Pied Piper’s (Andy Mientus) return is an entertaining character encore that not only shows us a different side to his character but plays well into this week’s Flash/Supergirl crossover episode in which his character was referenced while dealing with a sonic sister in crime, Silver Banshee. Yet he’s not the only joyous return. In many ways, Iris’ early scenes of reminiscing over Eddie Thawne embodies the audience as despite the good new characters Season 2 has delivered, he is still a fondly-missed cast member whose place (especially since Patty left), nobody has managed to fill. So it’s with open arms and a firm suicide watch that we welcome Eddie (and Rick Cosnett) back onto our screens even for just a little while. His Iris time capsule is utterly heart-wrenching and despite his commitments on Quantico, hopefully this will not be the last time he sneaks into Central City. Yet there is one man above all others that deserves recognition here and that man is Tom Cavanagh.... my God, he has more faces than a bag of D20's!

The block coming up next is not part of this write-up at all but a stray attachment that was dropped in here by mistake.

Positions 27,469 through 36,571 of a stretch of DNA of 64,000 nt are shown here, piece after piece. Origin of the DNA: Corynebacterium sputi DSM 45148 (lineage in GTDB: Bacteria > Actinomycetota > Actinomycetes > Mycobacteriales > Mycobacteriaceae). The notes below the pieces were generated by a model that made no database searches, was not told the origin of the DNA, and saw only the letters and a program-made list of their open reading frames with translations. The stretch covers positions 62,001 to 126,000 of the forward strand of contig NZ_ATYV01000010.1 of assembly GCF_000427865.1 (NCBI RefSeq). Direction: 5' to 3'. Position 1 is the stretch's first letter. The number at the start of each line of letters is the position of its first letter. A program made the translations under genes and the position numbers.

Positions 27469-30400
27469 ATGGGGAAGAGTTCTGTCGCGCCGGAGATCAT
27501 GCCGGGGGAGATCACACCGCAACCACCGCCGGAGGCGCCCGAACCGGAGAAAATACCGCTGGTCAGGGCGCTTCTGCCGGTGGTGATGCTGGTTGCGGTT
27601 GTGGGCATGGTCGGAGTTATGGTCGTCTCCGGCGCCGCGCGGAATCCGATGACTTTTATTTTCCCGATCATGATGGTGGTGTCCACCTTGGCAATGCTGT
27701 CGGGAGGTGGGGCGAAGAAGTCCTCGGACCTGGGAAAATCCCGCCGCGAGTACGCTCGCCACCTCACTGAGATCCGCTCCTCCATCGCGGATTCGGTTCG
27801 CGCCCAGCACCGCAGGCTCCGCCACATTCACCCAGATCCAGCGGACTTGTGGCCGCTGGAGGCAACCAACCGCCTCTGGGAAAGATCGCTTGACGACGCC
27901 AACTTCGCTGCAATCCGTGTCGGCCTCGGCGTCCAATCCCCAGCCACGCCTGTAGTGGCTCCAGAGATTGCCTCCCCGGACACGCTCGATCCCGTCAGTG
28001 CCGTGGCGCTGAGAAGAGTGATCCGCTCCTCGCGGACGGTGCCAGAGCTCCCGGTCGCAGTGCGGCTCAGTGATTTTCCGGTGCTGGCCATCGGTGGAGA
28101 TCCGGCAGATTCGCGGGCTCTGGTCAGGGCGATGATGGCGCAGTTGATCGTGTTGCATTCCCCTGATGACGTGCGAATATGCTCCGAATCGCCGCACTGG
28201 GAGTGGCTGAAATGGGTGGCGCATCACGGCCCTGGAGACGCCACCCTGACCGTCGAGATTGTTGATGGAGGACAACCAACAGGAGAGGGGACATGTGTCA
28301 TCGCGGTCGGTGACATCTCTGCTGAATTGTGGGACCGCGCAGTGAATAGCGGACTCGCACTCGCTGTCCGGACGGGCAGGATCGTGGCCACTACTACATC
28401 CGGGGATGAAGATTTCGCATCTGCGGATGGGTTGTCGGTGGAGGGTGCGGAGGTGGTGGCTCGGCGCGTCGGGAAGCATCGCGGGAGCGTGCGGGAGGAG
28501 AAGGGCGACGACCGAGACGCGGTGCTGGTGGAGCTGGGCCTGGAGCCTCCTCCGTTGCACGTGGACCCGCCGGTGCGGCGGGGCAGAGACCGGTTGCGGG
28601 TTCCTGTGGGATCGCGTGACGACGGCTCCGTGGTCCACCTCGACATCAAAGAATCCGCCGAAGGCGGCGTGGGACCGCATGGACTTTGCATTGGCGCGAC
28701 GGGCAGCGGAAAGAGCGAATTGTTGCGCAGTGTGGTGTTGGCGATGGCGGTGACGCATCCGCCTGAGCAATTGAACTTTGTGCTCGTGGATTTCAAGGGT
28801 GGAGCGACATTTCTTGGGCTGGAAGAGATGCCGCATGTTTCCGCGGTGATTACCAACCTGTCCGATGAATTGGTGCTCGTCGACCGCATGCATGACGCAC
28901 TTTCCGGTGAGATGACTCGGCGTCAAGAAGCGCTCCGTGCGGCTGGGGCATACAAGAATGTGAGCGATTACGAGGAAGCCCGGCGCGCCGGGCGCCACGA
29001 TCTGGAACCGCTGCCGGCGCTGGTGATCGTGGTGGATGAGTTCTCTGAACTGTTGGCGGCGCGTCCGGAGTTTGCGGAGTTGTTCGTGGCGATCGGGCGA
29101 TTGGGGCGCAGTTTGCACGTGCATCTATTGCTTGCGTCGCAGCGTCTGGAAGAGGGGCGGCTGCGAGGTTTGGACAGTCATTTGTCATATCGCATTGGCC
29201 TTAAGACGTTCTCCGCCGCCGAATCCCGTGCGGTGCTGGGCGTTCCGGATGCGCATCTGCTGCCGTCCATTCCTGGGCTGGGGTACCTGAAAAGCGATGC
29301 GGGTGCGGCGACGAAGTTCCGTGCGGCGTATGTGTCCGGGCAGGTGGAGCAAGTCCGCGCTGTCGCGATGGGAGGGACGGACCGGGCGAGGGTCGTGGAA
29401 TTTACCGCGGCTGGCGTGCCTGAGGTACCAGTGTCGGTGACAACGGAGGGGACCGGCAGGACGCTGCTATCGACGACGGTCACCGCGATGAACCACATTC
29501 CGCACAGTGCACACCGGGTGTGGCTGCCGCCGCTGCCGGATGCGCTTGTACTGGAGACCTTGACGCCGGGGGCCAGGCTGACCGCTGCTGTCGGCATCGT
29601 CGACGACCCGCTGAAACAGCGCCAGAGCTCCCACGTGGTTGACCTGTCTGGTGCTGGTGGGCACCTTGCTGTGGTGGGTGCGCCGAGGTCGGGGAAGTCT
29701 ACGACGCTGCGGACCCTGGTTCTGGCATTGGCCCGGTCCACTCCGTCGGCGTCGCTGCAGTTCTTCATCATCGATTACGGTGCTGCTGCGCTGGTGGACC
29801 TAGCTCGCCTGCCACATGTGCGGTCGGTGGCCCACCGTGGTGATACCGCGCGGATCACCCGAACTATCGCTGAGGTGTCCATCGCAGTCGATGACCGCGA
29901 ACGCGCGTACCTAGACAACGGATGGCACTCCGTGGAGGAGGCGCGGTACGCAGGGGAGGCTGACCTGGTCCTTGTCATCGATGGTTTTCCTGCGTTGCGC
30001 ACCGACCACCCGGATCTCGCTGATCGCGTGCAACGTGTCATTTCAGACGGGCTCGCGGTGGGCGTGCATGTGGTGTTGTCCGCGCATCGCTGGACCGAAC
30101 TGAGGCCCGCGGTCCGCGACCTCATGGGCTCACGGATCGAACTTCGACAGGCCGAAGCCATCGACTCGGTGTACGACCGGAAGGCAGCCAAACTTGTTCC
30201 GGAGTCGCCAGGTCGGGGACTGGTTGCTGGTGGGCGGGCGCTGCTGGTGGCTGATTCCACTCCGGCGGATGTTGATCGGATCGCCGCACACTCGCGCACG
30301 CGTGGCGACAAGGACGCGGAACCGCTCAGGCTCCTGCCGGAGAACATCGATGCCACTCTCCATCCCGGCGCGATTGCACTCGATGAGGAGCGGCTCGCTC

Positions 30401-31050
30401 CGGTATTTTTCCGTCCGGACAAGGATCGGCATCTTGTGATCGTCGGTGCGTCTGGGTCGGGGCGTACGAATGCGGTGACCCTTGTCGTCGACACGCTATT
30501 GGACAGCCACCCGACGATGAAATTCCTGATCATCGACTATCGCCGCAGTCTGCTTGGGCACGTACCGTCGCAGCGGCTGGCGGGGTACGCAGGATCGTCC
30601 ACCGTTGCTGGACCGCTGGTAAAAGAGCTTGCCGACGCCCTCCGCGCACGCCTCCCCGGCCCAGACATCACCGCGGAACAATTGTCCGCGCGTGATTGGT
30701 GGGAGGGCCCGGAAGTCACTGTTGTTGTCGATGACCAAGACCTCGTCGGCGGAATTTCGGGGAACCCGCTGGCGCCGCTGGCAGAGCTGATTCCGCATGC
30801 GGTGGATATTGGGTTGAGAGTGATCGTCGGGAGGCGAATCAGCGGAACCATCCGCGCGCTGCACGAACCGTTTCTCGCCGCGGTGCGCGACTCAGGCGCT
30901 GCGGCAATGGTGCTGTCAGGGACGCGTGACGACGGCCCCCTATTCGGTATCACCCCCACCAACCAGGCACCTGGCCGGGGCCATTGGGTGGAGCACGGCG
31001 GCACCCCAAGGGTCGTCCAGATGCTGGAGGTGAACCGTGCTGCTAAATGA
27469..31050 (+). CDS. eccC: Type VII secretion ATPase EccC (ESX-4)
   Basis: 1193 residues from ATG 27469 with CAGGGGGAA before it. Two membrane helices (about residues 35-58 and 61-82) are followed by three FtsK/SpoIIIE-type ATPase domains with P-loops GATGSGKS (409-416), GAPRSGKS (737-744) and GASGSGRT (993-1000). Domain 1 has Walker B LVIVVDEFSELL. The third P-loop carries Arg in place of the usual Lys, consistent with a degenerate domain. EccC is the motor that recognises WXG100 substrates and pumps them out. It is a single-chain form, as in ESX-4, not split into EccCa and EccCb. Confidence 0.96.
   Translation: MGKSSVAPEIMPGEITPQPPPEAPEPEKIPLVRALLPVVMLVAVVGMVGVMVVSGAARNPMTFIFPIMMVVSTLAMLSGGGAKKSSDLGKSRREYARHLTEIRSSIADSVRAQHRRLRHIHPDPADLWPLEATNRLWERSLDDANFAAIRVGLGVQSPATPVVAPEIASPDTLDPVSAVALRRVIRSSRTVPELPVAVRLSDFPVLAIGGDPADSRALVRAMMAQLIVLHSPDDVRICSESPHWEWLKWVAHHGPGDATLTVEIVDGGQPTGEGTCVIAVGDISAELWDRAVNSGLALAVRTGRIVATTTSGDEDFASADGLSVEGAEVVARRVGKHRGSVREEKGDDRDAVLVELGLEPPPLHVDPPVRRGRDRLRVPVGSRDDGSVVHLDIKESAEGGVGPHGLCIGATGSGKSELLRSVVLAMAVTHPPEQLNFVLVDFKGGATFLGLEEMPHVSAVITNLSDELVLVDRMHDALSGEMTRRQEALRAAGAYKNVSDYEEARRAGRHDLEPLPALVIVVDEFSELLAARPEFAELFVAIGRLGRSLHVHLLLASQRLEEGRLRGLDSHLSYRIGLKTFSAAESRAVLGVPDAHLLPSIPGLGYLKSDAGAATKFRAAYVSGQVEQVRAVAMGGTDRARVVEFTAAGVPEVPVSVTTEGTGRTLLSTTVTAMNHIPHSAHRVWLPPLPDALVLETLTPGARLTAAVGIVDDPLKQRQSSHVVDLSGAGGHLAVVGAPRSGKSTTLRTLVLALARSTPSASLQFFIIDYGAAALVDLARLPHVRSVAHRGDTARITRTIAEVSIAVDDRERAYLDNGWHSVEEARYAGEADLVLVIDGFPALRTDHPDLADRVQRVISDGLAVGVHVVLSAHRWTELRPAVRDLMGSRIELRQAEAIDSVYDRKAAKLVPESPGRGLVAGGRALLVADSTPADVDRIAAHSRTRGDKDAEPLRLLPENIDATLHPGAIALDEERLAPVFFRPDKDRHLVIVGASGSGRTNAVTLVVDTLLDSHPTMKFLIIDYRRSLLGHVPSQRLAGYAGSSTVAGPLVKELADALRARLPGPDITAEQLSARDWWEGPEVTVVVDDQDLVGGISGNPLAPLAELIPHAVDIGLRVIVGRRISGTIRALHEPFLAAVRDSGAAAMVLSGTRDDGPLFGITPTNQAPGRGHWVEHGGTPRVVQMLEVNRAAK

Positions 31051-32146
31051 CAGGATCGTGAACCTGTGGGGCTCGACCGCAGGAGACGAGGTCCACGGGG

Just when we think he couldn’t give us anything new after his Harrison Wells/Eobard Thawne double-shifting last season before producing a whole new variant in his Earth 2 doppelganger, he pulls this self aware Wells/Thawne out of his seemingly bottomless bag of tricks. Just how quickly the old Wells puts things together and rumbles future Barry really speaks to the strength and danger of his character. Then, the first “cards on the table” conversation scene between Wells and future Barry is one of the greatest sequences of this entire season. If you’ve watched/loved the recent season of Daredevil, it’s familiar in effectiveness and delivery to the stunning prison sit down between Matt Murdock and Wilson Fisk. It’s a clash of strong personalities, a seething villain and excellent changes in the balance of power. Cavanagh grabs your stare like a tractor beam with his syllable dripping with emotion and suddenly, all desires for story progression fade from existence as we just want these two to keep trading verbal blows.